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Braun an All-Star reserve, but may start for Kemp

MIL View Full Game Coverage WAUKEE -- It was a bittersweet Selection Sunday for the Brewers. On one hand, left fielder Ryan Braun tied a franchise record by making his fifth All-Star team. On the other hand, club officials had lobbied hard for Braun to win a spot in the National League's starting outfield, only to see him fall just short in fan balloting.

Instead, Braun made the cut via the player ballot, and was announced as the Brewers' lone All-Star Game representative on the MLB All-Star Selection Show presented by Taco Bell.

Unless some teammates are added as injury replacements -- Zack Greinke was Milwaukee's most notable snub -- it would mark the first time since 2005 that the Brewers send fewer than three players to the Midsummer Classic.

The All-Star Game in Kansas City will air on FOX at 7 p.m. CT on July 10.

Braun finished fourth in fan balloting to fellow NL outfielders Melky Cabrera of the Giants, Carlos Beltran of the Cardinals and Matt Kemp of the Dodgers, coming in about 107,000 votes shy of Kemp. The top three vote-getters comprise the starting lineup.

But Kemp is on the disabled list with a hamstring injury, and is not expected to be ready in time for the All-Star Game. If he withdraws, a Major League Baseball spokesperson said Braun would replace Kemp in the starting lineup by virtue of the player ballot, and NL manager Tony La Russa would select another player for the bench.

Braun finished third behind Beltran and Cabrera in the vote of Major League players, coaches and managers, just ahead of the Pirates' Andrew McCutchen.

And if Kemp makes a miraculous recovery and rejoins the Dodgers before the All-Star break, Braun still would have a shot at the starting lineup as a potential designated hitter. La Russa said Sunday that he was beginning to mull the lineup.

Even after a tumultuous winter that included the departure of free-agent slugger Prince Fielder, Braun has remained the same productive player.

Through the season's first 72 games, Braun was actually ahead of the pace set by his 2011 NL MVP self -- in batting average (.313 this year to .311 last year), home runs (22 to 15), RBIs (55 to 51) and slugging percentage (.611 to .562).

"He's as good as any of the players I've been around," said Brewers manager Ron Roenicke, who delivered the news of Braun's All-Star selection on Sunday morning. "He can do so much. I've been around great hitters. I played with Mike Schmidt and Tony Gwynn, but Ryan's a little different from those guys because of the total game that he has.

"He's a great defender, he can steal bases, he hits for high average and then can hit home runs. There's not many of those guys around."

Braun declined to address his selection after Sunday's win over the D-backs in light of an incident earlier in the day in the bullpen, where a Brewers staff member collapsed and was administered CPR. The Brewers did not release any details about the man after the game.

"I think there are constant reminders in life that there are things that are far more important than this game that we play," Braun said.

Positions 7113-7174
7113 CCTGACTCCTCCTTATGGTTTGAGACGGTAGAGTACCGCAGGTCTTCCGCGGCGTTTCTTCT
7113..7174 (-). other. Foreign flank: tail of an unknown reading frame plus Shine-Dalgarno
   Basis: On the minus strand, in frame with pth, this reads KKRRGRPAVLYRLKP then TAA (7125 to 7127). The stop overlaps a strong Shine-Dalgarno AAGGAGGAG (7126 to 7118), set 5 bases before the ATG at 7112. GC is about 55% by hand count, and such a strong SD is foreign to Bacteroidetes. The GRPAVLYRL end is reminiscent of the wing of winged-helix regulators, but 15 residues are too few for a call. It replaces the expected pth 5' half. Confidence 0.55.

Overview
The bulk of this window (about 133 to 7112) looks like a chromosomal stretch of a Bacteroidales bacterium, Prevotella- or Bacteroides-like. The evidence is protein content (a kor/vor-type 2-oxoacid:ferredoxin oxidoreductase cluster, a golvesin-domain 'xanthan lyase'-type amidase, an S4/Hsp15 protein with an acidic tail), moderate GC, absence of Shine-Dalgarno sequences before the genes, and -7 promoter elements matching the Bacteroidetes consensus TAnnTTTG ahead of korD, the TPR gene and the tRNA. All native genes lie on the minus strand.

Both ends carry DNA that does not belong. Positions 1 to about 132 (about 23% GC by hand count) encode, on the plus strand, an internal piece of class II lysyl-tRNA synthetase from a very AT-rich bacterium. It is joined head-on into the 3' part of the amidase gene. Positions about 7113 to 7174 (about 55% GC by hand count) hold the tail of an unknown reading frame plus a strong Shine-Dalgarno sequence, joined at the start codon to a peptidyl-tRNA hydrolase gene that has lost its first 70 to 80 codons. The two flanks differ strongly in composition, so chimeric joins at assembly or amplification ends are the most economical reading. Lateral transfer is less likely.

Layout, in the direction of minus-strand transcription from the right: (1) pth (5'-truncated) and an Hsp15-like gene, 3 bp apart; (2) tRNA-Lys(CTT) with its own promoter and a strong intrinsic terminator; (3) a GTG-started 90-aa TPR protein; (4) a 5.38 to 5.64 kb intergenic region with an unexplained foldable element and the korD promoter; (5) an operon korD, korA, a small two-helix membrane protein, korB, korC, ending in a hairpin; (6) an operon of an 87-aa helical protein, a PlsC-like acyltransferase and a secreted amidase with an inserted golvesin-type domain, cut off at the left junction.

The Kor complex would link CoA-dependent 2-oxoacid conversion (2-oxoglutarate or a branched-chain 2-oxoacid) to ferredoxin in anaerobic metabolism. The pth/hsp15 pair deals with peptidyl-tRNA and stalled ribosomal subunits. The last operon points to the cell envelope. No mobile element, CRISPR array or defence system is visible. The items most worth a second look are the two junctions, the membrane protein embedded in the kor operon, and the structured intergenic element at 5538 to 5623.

By making his fifth All-Star team, Braun tied a franchise record shared by Cecil Cooper and Hall of Famer Paul Molitor, each of whom made only one All-Star start in a Brewers uniform.

Braun's three All-Star Game starts (he sat out last year's game because of a leg injury) are already a Brewers record.

He is still seeking his first All-Star Game hit; Braun is 0-for-7 in his three previous starts.

His starring moment came in the field in 2009, when Braun made a diving fourth-inning catch to rob Rangers slugger Josh Hamilton of an extra-base hit. The play drew a big cheer from the sellout crowd at Angel Stadium, and helped the NL All-Stars preserve a 3-1 win.

The Brewers had one notable player left out of the All-Star mix in Greinke, the right-hander who has made 12 quality starts this season with a 2.82 ERA. He is tied with Detroit's Justin Verlander for the top spot in the Major Leagues with 3.6 wins above replacement.

Greinke was an All-Star in 2009, the year he won the American League Cy Young Award with the Royals. Making the cut this year would have meant another return to Kansas City.

Asked whether he was disappointed that Greinke was left out, Roenicke -- an invited member of La Russa's coaching staff -- responded quickly, "Yes, I am." He told Greinke so in the manager's office Sunday morning.

"He understands things," said Roenicke, who expressed displeasure with the selection process but conceded, "every year, somebody's upset, somewhere. The manager's got tough choices."

La Russa attributed the absence of Greinke and Reds starter Johnny Cueto to the abundance of quality arms in the NL.

"That's exactly right, those are the two guys [who were close], and there are others that you could point out," La Russa said. "There was something to consider: both Greinke and Cueto are pitching Sunday. When you're splitting some pretty fine hairs -- that worked against them."

That's true for Cueto, but La Russa was mistaken about Greinke. His final Brewers start of the first half is scheduled for Saturday against the Astros.

The 83rd Major League Baseball All-Star Game will be televised nationally by FOX Sports, in Canada by Rogers Sportsnet and RDS, and worldwide by partners in more than 200 countries via MLB International's independent feed. Pregame ceremonies begin at 6:30 p.m. CT. ESPN Radio and ESPN Radio Deportes will provide exclusive national radio coverage. MLB Network,, and Sirius XM also will provide comprehensive All-Star Game coverage.

Fans will also have the opportunity to participate in the official voting for the Ted Williams Most Valuable Player presented by Chevrolet via the 2012 All-Star Game MVP Vote during the All-Star Game on

Milwaukee Brewers, Ryan Braun